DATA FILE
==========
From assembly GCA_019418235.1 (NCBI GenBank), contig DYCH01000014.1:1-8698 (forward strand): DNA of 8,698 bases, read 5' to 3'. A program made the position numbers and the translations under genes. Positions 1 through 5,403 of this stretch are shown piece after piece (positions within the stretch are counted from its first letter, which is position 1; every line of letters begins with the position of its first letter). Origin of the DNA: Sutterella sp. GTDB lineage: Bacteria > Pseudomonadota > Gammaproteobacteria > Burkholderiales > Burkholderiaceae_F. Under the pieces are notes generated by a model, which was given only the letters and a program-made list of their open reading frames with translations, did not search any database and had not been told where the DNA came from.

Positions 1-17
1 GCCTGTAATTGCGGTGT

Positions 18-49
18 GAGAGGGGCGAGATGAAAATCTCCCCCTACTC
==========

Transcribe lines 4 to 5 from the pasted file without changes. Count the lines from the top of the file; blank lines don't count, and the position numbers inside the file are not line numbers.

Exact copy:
Positions 18-49
18 GAGAGGGGCGAGATGAAAATCTCCCCCTACTC